At any rate, in doing the research for this post I failed to find any scientific argument from a recognized or academically reputable source to refute the apparent overwhelming mainstream position on this question. Everything I found seemed to substantiate everythig else, confirming my suspicion that for all intents and purposes the scientific community speaks with one voice with regard to at least the central issues involving this particular issue. There may be divergence on fine points and peripheral questions, but the main themes seem to remain the same from virtually every source I located. Such competing authentically scientific explantions as I was able to find - and they were few and well outside the mainstream - were all directly associated with the very industries that are most identified with the problem, or were sponsored by antagonistic conservative political groups. A fairly conscientious attempt on my part to find the relevant information I was searching for failed to produce any alternative explanations from a credible independent researcher untainted by an obvious ideological or industry-related bias.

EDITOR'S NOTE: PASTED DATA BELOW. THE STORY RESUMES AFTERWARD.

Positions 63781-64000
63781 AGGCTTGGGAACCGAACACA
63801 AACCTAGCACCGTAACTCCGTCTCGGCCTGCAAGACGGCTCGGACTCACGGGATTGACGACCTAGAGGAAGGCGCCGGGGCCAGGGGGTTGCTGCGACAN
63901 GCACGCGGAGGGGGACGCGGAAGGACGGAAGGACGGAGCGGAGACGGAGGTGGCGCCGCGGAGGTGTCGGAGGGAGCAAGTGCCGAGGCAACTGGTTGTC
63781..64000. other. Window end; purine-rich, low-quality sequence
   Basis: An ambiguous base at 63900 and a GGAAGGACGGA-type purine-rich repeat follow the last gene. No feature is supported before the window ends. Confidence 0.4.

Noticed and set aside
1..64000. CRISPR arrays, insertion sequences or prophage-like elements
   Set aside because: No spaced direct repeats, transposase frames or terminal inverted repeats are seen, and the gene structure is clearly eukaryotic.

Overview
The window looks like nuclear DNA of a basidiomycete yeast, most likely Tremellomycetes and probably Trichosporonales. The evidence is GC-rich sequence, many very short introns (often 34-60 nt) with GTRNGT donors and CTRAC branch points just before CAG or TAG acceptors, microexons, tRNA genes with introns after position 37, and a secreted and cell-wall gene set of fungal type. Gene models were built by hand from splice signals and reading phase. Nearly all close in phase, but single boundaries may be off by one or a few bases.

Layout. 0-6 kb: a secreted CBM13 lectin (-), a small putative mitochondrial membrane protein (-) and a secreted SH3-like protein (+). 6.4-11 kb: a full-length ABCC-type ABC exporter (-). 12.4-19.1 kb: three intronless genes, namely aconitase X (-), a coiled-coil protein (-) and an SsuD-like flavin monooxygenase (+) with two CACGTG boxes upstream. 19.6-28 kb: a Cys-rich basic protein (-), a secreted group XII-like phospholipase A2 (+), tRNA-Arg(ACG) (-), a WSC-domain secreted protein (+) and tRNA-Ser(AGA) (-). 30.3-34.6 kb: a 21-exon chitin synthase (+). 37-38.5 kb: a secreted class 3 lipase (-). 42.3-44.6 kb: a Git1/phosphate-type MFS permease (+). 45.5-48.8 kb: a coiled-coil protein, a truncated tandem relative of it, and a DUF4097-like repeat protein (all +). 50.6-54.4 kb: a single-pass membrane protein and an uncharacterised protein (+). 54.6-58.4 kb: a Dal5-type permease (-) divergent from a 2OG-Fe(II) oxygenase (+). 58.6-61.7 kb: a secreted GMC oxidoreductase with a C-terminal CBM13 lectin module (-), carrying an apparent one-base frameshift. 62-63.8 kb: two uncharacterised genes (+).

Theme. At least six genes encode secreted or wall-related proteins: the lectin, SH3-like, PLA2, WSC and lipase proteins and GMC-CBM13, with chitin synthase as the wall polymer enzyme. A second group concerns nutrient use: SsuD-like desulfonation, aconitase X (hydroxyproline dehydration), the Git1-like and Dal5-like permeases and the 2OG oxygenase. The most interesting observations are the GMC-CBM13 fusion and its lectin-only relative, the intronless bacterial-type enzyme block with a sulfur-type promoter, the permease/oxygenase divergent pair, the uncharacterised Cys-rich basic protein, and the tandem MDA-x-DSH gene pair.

As a concluding point, I must stress that I approached my subject with no particular bias (that is, other than a bias in favor of a purely objective scientific argument as opposed to anything tainted by ideological considerations of either the Left or the Right) on an issue about which, until very recently, I have not been all that terribly well informed. My own politics are actually very much a "mixed bag," as my profile states, I do not fit neatly into any ideological category or label but approach issues from a fiercely independent place that is rooted in a deep skepticism with regard to all totalistic ideological constructs. As it turns out, though I once indulged a very brief flirtation with socialist politics some years ago, I am today deeply critical of socialism, seeing in it an incipient tendency toward totalitarianism (and I am a confirmed anti-totalitarian) and in fact endorse a free-market system as likely the only viable rational alternative to state-socialism in modern economics. In brief, though I have reservations about capitalism I basically accept it - so long as it is subject to reasonable regulation commensurate with the aggregate public interest, and promotes responsible corporate citizenship with respect to the environment. So when it comes to the question of global warming or climate change, I have no explicitly "pro-Left" agenda to advance, I am interested only in facts and empirical evidence. To date the conservatives who would disagree with the position heretofore advanced have failed to supply me with any that I find particularly compelling.